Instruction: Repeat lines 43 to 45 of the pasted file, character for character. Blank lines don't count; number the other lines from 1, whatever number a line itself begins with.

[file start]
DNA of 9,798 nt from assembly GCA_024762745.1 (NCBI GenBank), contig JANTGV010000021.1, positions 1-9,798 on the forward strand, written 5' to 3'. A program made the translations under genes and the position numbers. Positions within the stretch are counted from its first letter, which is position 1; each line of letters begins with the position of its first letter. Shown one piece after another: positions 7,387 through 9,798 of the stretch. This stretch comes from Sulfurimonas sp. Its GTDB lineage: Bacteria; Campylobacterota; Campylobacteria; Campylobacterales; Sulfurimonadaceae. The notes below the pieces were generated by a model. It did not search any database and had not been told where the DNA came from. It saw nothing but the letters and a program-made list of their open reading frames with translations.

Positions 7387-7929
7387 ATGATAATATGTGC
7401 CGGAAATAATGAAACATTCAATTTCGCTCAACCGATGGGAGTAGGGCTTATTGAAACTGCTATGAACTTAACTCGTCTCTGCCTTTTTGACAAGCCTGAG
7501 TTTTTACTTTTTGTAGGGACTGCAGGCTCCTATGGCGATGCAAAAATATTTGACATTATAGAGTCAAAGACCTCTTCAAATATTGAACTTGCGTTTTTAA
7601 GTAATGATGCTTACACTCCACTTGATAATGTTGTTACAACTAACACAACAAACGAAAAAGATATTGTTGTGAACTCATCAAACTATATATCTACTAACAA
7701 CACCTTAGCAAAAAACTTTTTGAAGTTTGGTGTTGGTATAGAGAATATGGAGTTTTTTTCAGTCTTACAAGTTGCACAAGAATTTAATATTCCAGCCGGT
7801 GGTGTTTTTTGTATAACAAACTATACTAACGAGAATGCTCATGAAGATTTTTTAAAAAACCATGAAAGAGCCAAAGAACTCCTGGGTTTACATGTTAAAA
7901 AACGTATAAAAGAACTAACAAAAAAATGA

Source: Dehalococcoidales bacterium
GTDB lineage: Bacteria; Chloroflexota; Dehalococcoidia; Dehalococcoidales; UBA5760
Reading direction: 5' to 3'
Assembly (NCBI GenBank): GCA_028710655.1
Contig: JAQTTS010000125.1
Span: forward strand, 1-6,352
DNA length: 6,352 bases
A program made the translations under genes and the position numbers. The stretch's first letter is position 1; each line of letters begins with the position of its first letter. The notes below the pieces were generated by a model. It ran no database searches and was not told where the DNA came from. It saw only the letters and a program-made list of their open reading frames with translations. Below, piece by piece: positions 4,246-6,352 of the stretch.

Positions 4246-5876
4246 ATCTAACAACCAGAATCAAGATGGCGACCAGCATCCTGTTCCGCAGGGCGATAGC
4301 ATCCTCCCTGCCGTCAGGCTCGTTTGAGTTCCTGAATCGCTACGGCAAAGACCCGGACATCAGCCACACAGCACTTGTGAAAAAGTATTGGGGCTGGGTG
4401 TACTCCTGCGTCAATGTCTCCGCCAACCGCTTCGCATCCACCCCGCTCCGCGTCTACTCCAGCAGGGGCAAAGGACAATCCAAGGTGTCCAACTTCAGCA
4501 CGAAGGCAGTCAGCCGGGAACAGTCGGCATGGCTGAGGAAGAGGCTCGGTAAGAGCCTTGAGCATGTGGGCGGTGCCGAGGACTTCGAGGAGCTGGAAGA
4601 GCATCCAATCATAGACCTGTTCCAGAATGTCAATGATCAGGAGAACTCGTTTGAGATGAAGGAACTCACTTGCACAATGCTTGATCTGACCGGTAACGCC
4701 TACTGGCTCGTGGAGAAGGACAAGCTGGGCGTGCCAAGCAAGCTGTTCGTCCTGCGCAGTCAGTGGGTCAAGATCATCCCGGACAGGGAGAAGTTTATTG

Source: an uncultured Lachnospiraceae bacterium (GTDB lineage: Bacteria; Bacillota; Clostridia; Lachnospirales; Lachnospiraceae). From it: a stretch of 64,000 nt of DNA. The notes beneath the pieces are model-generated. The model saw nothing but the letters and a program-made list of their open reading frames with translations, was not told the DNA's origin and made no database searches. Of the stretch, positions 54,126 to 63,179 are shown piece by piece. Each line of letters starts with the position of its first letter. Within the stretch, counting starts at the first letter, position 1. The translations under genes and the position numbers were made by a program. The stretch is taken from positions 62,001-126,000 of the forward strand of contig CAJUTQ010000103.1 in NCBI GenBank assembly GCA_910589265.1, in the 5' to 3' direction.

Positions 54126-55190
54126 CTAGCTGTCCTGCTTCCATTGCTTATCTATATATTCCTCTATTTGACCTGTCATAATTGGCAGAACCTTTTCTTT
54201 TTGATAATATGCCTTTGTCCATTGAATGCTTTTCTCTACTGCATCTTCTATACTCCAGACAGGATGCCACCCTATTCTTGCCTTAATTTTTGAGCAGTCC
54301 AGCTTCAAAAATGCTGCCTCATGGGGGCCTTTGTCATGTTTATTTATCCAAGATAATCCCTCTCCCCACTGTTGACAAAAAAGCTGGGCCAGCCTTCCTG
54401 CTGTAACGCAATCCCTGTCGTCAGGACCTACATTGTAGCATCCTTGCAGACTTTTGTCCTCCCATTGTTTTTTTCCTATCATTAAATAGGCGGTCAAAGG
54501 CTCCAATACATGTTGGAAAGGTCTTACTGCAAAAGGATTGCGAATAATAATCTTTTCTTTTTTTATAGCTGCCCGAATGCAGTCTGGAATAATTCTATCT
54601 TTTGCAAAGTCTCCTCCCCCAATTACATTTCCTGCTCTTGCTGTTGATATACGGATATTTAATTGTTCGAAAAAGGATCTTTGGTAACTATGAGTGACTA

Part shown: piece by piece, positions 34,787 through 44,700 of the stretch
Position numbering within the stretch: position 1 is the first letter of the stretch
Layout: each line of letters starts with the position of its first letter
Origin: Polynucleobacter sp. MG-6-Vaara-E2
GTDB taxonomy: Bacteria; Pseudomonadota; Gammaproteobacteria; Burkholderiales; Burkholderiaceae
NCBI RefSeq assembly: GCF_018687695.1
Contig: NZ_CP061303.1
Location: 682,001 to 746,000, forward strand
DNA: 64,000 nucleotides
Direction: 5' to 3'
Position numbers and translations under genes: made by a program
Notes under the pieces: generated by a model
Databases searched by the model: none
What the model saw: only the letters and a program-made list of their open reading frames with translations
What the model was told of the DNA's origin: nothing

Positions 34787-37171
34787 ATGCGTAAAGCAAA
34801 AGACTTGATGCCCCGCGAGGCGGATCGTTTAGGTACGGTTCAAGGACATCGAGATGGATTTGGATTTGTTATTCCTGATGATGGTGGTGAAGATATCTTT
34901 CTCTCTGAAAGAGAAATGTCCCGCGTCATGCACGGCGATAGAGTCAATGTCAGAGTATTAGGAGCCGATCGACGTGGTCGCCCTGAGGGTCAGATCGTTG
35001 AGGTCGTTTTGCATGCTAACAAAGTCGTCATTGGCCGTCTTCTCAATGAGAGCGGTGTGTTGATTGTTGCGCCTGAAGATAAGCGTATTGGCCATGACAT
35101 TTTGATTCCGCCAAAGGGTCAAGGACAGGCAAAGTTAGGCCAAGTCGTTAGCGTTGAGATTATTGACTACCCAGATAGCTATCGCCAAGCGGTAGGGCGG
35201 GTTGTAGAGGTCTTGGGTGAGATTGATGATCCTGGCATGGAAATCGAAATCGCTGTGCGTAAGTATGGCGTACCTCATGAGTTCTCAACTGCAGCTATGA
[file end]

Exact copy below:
Position numbers and translations under genes: made by a program
Notes under the pieces: generated by a model
Databases searched by the model: none